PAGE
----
How to save the family business from falling victim to divorce

When couples are also business owners together, a divorce can lead to big financial headaches.

As MarketWatch reports, close to half of all marriages will end in divorce and for couples who are also business partners, that statistic should be considered a grave risk to their small business' future. When couples who run a family business together go through a divorce, that business is threatened in a number of ways. Disputes concerning business valuation could turn costly while the business itself could end up failing due to both spouses being too distracted by their divorce. Below is a look at how divorce threatens a small business and how to avoid those risks.

Options for a small business

In many cases, the family business will, at least in part, be considered by the court to be the property of both spouses. In effect, that leaves couples who are going through a dispute with a few options. Perhaps the most popular option is for one spouse to simply buy out the other spouse's share in the business. This makes a lot of sense if much of the daily running of the business was done by just one spouse. Alternatively, both spouses could agree to simply sell the business outright and to split the proceeds of the sale.

Business valuation disputes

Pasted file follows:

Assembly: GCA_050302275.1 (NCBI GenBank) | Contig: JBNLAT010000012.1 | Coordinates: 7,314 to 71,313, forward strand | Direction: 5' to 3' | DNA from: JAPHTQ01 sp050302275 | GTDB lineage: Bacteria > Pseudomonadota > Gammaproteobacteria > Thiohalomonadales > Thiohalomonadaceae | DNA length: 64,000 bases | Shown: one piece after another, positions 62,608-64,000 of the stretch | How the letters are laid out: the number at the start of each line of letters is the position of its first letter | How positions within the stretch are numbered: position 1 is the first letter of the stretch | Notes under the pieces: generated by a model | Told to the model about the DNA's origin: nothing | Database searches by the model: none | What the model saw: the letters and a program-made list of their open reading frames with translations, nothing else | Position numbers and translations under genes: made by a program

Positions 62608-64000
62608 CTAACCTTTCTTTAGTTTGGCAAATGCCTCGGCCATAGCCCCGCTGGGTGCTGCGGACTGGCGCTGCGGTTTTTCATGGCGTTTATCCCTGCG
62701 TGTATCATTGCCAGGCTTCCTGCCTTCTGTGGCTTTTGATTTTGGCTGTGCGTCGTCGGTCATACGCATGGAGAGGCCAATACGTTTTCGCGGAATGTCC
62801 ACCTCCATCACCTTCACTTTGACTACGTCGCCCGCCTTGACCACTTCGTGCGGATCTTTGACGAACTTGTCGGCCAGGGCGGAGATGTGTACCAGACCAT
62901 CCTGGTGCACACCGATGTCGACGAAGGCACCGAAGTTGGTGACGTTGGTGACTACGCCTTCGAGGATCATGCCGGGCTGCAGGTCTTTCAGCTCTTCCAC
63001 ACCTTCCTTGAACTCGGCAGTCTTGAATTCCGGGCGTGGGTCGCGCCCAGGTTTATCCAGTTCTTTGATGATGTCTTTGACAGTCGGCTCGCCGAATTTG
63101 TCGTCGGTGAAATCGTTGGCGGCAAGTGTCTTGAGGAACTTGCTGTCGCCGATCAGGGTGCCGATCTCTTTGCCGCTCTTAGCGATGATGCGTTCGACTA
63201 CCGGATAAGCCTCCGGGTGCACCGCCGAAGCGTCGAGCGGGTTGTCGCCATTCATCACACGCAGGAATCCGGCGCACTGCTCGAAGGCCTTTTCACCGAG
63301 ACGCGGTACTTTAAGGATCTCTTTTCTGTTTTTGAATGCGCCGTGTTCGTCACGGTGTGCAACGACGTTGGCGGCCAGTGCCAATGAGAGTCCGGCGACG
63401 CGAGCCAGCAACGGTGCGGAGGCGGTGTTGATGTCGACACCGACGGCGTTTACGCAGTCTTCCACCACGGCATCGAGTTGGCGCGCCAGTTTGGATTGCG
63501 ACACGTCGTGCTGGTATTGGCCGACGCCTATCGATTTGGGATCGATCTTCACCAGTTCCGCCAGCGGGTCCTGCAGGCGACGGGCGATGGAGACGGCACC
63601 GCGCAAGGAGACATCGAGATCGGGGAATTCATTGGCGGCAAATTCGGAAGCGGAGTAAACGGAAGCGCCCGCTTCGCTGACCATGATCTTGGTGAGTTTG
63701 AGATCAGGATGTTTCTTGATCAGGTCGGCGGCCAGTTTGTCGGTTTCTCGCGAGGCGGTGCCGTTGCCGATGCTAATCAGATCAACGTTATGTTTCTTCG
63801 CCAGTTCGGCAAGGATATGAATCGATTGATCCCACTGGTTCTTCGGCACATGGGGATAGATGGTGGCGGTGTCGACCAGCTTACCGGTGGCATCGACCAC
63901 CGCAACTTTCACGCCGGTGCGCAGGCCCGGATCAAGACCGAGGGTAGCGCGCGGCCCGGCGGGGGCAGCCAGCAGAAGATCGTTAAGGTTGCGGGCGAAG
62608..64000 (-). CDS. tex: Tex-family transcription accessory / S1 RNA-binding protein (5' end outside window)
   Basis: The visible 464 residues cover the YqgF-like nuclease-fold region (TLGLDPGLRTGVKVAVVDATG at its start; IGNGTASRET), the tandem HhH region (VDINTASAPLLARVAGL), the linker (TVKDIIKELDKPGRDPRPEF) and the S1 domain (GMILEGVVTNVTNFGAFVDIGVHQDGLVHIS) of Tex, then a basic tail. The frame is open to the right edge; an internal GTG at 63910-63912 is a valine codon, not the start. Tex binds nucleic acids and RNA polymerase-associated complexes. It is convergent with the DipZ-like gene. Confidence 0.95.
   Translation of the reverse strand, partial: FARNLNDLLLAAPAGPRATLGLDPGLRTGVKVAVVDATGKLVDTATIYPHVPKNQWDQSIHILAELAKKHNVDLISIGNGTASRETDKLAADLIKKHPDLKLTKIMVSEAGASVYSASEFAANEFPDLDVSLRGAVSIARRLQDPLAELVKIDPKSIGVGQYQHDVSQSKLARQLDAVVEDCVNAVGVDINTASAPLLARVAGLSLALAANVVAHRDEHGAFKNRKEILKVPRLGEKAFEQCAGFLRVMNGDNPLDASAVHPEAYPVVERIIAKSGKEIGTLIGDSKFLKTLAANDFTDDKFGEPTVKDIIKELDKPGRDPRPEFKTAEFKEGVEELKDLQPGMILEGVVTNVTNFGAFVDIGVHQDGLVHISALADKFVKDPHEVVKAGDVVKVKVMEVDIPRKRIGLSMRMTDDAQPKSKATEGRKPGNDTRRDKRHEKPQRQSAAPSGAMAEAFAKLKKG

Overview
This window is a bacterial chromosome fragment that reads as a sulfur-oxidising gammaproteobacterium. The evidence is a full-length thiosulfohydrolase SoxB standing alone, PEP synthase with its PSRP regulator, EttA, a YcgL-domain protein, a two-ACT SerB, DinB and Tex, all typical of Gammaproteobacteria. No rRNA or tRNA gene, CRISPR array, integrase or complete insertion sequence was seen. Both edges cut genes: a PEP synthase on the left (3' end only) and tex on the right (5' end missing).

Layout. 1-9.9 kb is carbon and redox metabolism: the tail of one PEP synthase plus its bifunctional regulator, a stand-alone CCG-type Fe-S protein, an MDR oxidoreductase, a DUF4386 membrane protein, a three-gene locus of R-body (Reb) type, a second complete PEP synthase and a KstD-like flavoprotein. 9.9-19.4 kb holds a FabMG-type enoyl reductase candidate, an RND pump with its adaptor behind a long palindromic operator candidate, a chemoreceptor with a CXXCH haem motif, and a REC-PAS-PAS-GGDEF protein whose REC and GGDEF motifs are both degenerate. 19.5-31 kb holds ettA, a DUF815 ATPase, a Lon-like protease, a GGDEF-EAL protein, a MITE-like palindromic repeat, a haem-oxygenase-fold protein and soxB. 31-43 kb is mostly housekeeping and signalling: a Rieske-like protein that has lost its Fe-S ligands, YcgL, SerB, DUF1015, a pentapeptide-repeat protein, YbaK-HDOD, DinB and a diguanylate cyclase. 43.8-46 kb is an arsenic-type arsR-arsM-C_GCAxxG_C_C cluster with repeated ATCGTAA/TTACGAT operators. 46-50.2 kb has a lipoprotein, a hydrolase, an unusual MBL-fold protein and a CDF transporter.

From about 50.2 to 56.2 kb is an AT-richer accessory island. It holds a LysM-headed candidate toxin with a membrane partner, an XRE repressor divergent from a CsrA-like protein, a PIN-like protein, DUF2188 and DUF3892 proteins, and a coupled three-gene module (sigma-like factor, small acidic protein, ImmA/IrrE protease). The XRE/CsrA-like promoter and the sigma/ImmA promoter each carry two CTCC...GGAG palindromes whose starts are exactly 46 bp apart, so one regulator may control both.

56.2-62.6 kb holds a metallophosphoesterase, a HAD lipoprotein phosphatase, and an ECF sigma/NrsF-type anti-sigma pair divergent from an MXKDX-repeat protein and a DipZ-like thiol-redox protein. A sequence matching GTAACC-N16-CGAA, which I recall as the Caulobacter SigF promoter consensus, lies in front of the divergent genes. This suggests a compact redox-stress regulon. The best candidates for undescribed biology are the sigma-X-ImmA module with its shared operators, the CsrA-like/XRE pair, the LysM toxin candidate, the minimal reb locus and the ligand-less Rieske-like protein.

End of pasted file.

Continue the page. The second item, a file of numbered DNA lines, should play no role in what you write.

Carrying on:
However, there is one major issue that often becomes a point of dispute with either of these options: business valuation. If both spouses cannot agree on how much a business is worth then deciding how much each spouse is owed, regardless of whether one spouse buys out the other one or they both choose to sell the business, could lead to a serious impasse. These disputes can drag on for a long time and they may disrupt the day-to-day operations of the business, which in turn could leave any employees unsure of their future and the business' viability put into doubt.

Getting past disputes

Such disputes, as CBS News points out, can often be avoided with a prenuptial agreement. While a prenuptial agreement cannot prevent disputes over business valuation from arising entirely, it can at least set out a clear formula for either a buyout strategy or for selling the business. Furthermore, such disputes are rarely in either spouse's best interests, since they are costly to both parties. They often may be best resolved by pursuing a negotiated settlement through mediation, collaboration, or arbitration, which are all quicker and cheaper than going through the court.

Family law help

Divorce raises many personal, legal, and financial issues that will need to be resolved effectively, especially when the spouses getting divorced are also small business owners. An experienced family law attorney can help clients who are going through a divorce in a number of ways, including by helping them get in touch with qualified business analysts and exploring negotiating strategies that will better protect their assets.